Cole Arthur Riley is the founder of Black Liturgies. If you are on Instagram, I strongly urge you to follow her at @blackliturgies. (She is also on Twitter and Facebook for anyone who doesn’t have Instagram.) I always find her words to be challenging, encouraging, and wise.
This Here Flesh is her first book, and it’s a collection of spiritual reflections, which are entwined with family stories. We meet Arthur Riley’s gramma, who endured both a traumatic childhood and an abusive marriage, to become a strong woman who guided her grandchildren with wisdom. Equally important is her father, a gentle and loving dad who taught her about dignity, but who is also a man with demons. And, of course, we meet Cole Arthur Riley herself who is as shy and reserved as she is intelligent and wise beyond her years.
The book is set up as a series of essays on different topics: dignity, place, wonder, calling, body, belonging, fear, lament, rage, justice, repair, rest, joy, memory, and liberation. As a whole, these writings explore finding God in all things, both the everyday and the extraordinary, and preserving your own worth in a world designed to attack your dignity and joy. I found Arthur Riley’s observations to be fresh, especially since she did not have a church upbringing. She did not grow up speaking Christianese or learning theology through well meant clichés, allowing her to see things that church kids don’t. She writes:
“I was sitting in McDonald’s with my first Bible-study leader when I told her I didn’t want Jesus in my heart. I was in my first year at the University of Pittsburgh and she, her last. She was gorgeous to me, even exposed to the fluorescent light rattling around us, but she spoke like the incarnation of a Hallmark card, which both aggravated and saddened me. I told her I wanted God out there doing something, nodding to the street beyond the glass window. Why confined to a heart?”
I was raised in white Christianity, and while the church I belong to now is quite different from the church where I grew up, I am of the opinion that there are some things that the white church does not do well. Lament is one. Looking to the Bible for a true understanding of justice is another. The Black church hasn’t had the luxury of taking these things lightly and instead these are essentials of faith. On lament, Arthur Riley writes:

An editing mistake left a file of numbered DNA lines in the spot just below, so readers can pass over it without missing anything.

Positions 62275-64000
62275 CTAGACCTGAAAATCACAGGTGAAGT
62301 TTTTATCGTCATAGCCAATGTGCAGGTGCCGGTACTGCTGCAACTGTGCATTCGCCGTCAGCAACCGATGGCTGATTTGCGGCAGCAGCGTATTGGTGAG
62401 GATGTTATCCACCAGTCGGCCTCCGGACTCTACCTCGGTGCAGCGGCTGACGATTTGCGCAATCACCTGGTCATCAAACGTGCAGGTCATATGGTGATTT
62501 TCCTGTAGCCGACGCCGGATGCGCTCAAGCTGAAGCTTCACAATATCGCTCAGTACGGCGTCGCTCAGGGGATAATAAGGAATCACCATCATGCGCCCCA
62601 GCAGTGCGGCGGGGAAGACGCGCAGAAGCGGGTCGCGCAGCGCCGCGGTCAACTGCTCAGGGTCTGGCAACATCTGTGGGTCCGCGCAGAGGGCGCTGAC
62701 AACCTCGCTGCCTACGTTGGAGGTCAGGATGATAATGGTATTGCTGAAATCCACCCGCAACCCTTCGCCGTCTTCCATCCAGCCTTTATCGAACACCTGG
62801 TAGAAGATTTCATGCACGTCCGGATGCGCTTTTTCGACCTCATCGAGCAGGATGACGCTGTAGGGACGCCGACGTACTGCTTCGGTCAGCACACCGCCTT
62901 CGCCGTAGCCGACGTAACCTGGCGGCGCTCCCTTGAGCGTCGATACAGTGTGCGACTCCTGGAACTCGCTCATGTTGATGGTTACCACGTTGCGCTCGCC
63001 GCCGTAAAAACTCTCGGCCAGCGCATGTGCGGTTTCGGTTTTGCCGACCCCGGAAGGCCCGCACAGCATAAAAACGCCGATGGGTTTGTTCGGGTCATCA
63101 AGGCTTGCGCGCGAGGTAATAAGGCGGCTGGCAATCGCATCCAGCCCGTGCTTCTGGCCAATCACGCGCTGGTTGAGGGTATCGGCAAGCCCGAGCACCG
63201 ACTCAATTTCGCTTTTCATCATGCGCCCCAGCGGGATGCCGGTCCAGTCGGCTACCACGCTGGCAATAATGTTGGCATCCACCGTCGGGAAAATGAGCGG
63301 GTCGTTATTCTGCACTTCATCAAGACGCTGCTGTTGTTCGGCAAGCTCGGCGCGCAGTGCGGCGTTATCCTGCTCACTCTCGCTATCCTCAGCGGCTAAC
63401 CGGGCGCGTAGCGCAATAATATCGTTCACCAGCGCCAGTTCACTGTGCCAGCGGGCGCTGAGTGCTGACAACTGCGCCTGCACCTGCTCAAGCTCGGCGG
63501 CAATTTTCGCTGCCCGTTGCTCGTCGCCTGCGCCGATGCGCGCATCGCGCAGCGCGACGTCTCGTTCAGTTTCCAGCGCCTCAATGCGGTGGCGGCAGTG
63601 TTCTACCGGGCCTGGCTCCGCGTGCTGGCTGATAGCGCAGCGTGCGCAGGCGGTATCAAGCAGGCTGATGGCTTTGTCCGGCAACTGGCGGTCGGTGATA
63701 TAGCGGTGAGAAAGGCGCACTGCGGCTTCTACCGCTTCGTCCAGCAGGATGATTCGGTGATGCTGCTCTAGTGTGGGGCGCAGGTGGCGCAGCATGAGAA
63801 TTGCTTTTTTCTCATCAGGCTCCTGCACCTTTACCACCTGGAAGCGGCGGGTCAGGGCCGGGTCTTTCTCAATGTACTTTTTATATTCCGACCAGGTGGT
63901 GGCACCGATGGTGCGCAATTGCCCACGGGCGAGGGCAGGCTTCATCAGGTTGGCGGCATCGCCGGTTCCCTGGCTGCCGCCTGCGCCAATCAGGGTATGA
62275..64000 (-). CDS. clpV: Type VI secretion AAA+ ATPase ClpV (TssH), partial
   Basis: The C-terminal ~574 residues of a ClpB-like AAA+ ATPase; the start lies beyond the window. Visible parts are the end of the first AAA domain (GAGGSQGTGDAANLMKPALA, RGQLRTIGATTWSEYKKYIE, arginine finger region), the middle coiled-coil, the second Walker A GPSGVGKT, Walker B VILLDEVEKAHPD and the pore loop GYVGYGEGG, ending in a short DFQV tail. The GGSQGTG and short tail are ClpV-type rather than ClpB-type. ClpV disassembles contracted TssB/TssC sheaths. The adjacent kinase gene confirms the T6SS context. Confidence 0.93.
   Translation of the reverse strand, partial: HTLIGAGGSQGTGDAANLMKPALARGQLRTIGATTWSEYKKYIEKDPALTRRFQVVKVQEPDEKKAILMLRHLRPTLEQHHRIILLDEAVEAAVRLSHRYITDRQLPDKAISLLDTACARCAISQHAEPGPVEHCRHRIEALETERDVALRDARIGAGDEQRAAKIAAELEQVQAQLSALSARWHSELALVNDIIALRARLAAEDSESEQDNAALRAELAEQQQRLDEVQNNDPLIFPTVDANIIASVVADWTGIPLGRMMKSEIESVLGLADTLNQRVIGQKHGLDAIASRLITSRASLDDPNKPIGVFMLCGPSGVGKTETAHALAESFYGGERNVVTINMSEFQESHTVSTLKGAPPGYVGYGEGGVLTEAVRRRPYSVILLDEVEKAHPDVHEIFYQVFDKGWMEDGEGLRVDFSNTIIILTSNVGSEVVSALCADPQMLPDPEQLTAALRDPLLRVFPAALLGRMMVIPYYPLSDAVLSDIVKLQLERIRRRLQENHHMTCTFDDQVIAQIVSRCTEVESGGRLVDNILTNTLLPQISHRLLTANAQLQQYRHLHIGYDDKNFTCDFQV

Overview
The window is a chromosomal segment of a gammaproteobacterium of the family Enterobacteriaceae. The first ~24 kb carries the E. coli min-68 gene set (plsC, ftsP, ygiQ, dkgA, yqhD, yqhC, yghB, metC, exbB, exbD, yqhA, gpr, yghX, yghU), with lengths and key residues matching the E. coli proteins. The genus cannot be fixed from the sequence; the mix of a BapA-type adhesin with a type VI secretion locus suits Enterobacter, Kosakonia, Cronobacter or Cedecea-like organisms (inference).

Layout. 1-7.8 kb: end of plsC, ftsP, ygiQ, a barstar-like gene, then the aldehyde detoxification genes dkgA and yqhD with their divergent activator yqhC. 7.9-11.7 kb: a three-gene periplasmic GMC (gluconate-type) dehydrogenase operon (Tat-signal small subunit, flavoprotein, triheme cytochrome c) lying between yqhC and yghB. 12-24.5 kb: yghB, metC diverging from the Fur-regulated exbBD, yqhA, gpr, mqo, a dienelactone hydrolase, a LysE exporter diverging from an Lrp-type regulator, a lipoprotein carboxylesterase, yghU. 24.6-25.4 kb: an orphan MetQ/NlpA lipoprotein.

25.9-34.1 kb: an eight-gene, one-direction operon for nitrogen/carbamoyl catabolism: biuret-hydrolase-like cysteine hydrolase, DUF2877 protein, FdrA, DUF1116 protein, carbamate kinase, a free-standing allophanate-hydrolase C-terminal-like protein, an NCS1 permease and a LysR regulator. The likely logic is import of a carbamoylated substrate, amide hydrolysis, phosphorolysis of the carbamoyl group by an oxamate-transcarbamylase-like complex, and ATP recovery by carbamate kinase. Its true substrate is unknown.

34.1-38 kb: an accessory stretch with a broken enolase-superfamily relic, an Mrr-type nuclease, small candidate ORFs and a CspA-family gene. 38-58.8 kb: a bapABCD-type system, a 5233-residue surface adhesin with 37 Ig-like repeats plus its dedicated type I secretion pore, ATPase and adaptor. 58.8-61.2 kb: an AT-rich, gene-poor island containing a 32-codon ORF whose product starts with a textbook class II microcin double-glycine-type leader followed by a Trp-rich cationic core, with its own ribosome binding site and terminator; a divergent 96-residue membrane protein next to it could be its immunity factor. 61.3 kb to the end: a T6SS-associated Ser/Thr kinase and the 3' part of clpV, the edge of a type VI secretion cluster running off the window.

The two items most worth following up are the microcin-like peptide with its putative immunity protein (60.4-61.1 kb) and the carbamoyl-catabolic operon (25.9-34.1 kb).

“I am most disillusioned with the Christian faith when in the presence of a Christian who refuses to name the traumas of the world. I am suspicious of anyone who can observe colonization, genocide, and decay in the world and not be stirred to lament in some way. For all the goodness of God, my ancestors were still abducted from their homes, raped, and enslaved. I will not be rushed out of my sorrow for it . . . I shouldn’t need to recite a litany of wounds and injustices and decay in order to justify my sadness. In lament, our task is never to convince someone of the brokenness of the world; it is to convince them of the world’s worth in the first place. True lament is not born from that trite sentiment that the world is bad but rather from a deep conviction that it is worthy of goodness.”
This is not a breezy read you finish in a couple of days. You linger over it because each chapter leaves you with too many thoughts to simply move forward. For me, I would read a chapter either first thing in the morning or last thing at night. And when you finish it, you will want to pass it on your friends and your sisters because it is simply too good to keep to yourself. This is easily the best book I have read so far in 2022, and I suspect when we reach the end of the year, it will still be the best book I have read all year. It left me grateful to Cole Arthur Riley for sharing her thoughts, her beliefs, and her stories.
Trigger warnings: sexual and physical abuse